Waiting for the Number 4

This is a work of fiction, a short story of 950 words.

When Martin arrived to open the shop, he noticed the old lady again. She had been there yesterday, perching on the plastic bucket seat under the perspex-covered bus stop. He was sure that it was the same lady. She was wearing a long blue coat, and had a shopping trolley in front of her knees. It was the old type, covered in a waterproof fabric resembling a red and black tartan. Her hat was distinctive too, a pink beret, with a jewelled butterfly brooch pinned to the side.

That morning was busy. There were lots of copying jobs outstanding, and a special offer on photo processing had brought in more customers than he had ever imagined. He left Dylan working the counter, and stayed in the back for a few hours, getting all the jobs out, and checking on the photo machine regularly. Just before midday, Dylan came and told him that there was a paper delivery. Being so close to the bus stop, Martin was aware that the delivery men hated to hang around too long, so he went out to help them in with the heavy boxes of paper, leaving them in the front of the shop for the time being, to be shifted later.

When he came back to start loading them onto his hand-truck, he noticed the pink beret again. The old lady was still there, sitting in the same spot. Dylan asked if he could go to lunch. He was meeting his girlfriend in the cafe, and they were strict about the lunch times where she worked, at the chemist shop further along the High Street. Martin let him go, and stood behind the counter, serving customers as the busy period started to pick up. When Dylan returned, Martin walked over to the inside of the large window. She was still there. He checked his watch. Almost five hours, and she hadn’t got on a bus. She hadn’t even moved, as far as he could tell.

He opened the door, and walked over to the bus stop. Standing in front of the old woman, he smiled.
“Are you alright? Can I get you anything?” He didn’t know what else to say.
She looked up at the tall young man, apparently surprised by his question.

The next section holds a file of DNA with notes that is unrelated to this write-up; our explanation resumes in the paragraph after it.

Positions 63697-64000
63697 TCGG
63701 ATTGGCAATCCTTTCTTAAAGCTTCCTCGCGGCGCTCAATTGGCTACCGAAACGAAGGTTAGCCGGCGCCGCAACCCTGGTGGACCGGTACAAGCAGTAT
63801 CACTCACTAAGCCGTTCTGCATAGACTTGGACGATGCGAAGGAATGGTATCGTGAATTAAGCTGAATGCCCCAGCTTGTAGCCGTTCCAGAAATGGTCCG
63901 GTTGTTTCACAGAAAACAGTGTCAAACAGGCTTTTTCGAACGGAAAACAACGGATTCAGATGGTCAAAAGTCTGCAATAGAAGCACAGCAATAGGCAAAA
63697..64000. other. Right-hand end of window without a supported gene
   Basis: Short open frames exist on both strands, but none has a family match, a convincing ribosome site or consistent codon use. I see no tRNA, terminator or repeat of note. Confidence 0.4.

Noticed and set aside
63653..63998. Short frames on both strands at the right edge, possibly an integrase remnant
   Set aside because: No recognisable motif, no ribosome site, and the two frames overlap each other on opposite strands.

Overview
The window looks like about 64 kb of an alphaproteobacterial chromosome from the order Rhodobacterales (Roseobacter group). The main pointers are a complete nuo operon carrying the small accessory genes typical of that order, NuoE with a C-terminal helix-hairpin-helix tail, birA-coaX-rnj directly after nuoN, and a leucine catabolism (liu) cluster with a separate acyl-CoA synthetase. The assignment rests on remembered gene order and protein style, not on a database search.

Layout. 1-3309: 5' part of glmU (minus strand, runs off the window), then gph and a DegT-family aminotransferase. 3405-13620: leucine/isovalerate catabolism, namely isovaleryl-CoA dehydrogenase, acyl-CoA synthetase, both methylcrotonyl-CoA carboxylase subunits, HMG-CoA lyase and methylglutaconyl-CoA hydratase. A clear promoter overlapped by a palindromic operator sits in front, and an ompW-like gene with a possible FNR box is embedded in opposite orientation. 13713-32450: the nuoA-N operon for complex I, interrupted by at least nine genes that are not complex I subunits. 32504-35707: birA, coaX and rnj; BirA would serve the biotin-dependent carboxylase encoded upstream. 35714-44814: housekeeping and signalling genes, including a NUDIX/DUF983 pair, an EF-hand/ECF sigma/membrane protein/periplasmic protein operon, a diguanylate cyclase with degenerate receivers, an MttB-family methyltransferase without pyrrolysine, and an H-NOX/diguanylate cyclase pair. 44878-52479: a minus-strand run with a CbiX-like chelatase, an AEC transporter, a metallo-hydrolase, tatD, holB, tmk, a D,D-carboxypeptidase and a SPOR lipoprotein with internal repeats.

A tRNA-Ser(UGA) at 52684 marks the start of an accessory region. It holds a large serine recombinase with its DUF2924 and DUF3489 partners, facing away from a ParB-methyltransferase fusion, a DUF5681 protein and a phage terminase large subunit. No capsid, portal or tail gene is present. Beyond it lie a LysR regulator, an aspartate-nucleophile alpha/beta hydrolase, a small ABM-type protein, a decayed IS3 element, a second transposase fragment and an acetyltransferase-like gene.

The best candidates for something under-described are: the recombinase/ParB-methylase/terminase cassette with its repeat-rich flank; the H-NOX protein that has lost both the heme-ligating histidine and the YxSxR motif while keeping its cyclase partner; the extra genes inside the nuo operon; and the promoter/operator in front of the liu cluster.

“I’m fine thank you. I am just waiting for my bus.” She looked back down at the lid of her shopping trolley, indicating that the conversation was over. Martin felt awkward, so he just nodded, and went back inside, turning to look again, as he did so.

The buses had been coming and going all day, yet she had not made the slightest effort to approach one, or to even leave her small uncomfortable seat. By 3:30, he was becoming really concerned. She had been there for seven hours. As far as he knew, she had not had a drink, or anything to eat, and had not left her place to use a toilet, or even to just stretch her legs. Even on a mild day, she must surely have been feeling cold by now too? The afternoons were usually quiet, so he left Dylan checking some stock, and went out again.

“Can I help you at all? Perhaps you would like a drink, or to sit inside my shop?”
Her watery eyes looked at him, showing no recognition of ever seeing him before.
“No thank you, I am waiting for my bus. I assure you I am quite alright.”
Martin wasn’t about to leave it there.
“The buses have all come and gone, you must have seen them. Which bus are you waiting for?”
His tone was a little severe perhaps, but he was really getting worried about her now.
The old lady shifted her weight on the plastic seat, and folded her arms across her chest. She looked back up at him, and this time she wasn’t smiling.
“Not that it’s any of your business, young man, but I am waiting for the Number 4.”
Martin grinned, relieved to hear that.